Robust HR

The starting assumption for making HR more resilient to future disasters is that none of them will be the same as those we have experienced in the past. As such, there is no point in practicing responses to specific catastrophes. That would make us like those generals who are taunted with being fully prepared – for fighting the last war! What we need to do instead is to make ourselves robust enough to face a wide spectrum of disasters. This will mean equipping ourselves with a broad range of capabilities, commitments, emergency action protocols and principles for prioritization when tough choices have to be made. Here are a few suggestions for what HR can do to make itself robust. These are only intended to trigger thinking within different industries and organizations for robustness-builders customized to their own needs.

Let’s start with size. We’ve all been brainwashed into believing bigger is better. But scale isn’t always an advantage, particularly during some cataclysms. I am not going to be impractical enough to suggest that companies stop growing but the wise CHRO will seek to limit individual unit size with Dunbar’s number in mind.3 To operate viably with smaller unit sizes demands new ways to organize sets of teams in ways that allow their energies to synergize within a larger corporate entity. In his book 'Team of Teams', General Stanley McChrystal presents some easily understandable (if not so easy to implement) ways of creating the Shared Consciousness (though systemic understanding and strong lateral connectivity) as well as Smart Empowerment (for which people have been chosen and trained).4 Where this form of organization is infeasible for regular operations, HR needs to craft it as an emergency operating mode. Triggering the mode need not be through a specific instruction from corporate – after all, we can imagine scenarios where no such instruction can be forthcoming for reasons of total communications breakdowns or worse. Once such an autonomous mode is activated, unit heads would automatically be empowered and capable of securing life and property while seeking to resume cash-generating operations under their own steam.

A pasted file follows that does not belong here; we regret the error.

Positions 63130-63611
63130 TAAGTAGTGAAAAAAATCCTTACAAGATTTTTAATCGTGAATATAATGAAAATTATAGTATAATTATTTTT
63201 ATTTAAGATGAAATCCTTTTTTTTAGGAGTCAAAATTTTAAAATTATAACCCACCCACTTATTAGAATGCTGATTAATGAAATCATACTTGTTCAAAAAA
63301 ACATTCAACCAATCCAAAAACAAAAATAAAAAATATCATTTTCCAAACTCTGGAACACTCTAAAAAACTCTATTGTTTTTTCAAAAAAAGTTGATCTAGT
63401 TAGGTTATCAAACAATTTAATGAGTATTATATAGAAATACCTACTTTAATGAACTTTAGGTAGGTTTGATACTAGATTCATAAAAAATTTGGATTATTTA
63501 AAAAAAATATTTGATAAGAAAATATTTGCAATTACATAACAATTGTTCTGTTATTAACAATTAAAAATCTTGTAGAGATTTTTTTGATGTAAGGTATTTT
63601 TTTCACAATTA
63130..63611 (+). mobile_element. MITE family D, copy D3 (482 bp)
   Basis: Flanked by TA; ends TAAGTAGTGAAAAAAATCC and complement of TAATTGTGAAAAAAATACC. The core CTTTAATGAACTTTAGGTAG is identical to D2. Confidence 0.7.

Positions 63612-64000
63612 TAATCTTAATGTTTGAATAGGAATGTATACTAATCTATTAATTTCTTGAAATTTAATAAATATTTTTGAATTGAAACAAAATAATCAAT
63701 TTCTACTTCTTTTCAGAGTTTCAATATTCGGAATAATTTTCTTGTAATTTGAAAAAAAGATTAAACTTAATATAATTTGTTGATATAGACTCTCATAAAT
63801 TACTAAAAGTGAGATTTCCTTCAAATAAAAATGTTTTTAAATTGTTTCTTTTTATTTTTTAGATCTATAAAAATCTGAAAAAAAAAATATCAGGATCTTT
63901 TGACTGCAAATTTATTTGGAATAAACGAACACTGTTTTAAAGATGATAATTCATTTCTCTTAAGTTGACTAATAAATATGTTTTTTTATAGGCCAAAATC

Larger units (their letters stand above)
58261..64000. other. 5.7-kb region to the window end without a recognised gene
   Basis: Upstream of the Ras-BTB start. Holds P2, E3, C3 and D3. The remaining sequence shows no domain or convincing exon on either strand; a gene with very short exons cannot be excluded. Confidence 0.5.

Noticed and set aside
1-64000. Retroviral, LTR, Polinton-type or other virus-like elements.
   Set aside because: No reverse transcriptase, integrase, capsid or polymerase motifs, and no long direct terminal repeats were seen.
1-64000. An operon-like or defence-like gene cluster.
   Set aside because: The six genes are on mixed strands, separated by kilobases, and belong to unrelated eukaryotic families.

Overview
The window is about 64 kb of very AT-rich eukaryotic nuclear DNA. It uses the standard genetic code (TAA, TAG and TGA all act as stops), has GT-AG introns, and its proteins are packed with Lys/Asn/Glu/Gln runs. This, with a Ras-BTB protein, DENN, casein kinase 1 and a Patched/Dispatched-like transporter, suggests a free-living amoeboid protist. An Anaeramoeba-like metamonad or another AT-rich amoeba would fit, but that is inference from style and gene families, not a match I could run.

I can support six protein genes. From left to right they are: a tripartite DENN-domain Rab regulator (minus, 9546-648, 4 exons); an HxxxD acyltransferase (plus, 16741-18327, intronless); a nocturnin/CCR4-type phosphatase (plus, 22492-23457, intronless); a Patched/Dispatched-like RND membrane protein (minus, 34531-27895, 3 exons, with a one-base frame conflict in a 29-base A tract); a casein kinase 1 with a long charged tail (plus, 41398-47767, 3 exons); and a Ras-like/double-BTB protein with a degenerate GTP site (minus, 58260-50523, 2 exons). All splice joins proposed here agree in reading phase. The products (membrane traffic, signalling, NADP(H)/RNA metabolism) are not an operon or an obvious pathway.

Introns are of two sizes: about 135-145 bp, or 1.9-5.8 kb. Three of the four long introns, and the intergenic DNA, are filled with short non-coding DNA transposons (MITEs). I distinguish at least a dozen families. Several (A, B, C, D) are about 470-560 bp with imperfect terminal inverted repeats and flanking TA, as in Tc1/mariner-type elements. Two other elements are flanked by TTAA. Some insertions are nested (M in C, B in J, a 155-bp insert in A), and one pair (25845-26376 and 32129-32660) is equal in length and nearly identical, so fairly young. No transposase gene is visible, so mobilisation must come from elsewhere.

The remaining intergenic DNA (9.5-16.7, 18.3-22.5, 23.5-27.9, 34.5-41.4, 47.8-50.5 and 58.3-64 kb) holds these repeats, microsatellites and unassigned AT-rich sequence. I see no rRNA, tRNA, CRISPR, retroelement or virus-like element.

Many catastrophic disasters have a direct impact on the lives and safety of employees. When they strike it is too late to seek preferential hospital admissions, mass scale transportation arrangements and dedicated medical workers. Depending on the scale of the operations, special tie-ups with large or small hospitals and practitioners need to be in place. Each facet of the operations, people movement and material logistics must be reviewed, audited and, where appropriate, practiced. A Total Safety Management programme needs to be certified and then reviewed at the Board level. When crisis strikes, it is not only physical but mental well-being that is under stress. Once again, contracts with remote counselors and other mental health professionals have to be lined up and tested for efficacy well before the black swan flies overhead. Some organizations may have already established a mental wellness platform of the kind described in an earlier column5 and will not need to do last minute scrabbling around. Though not as burning an issue as physical and mental health, both during and very shortly after a disaster, the financial situation of employees will be negatively impacted. The exact 'tiding-over' assistance cannot be decided beforehand but the principles governing the distribution and channels for effecting payments can certainly be pre-determined. In the recent cataclysm, those HR heads who destroyed the mental and then the physical well-being of their contract workers (and of some permanent staff) by depriving them of their jobs and financial subsistence need a special place in HR’s Hall of Shame. Some of them maintain they could do nothing else in the face of pressure from their CEOs. They should memorize the quote often attributed to Dante: "The hottest places in Hell are reserved for those who in time of moral crisis preserve their neutrality."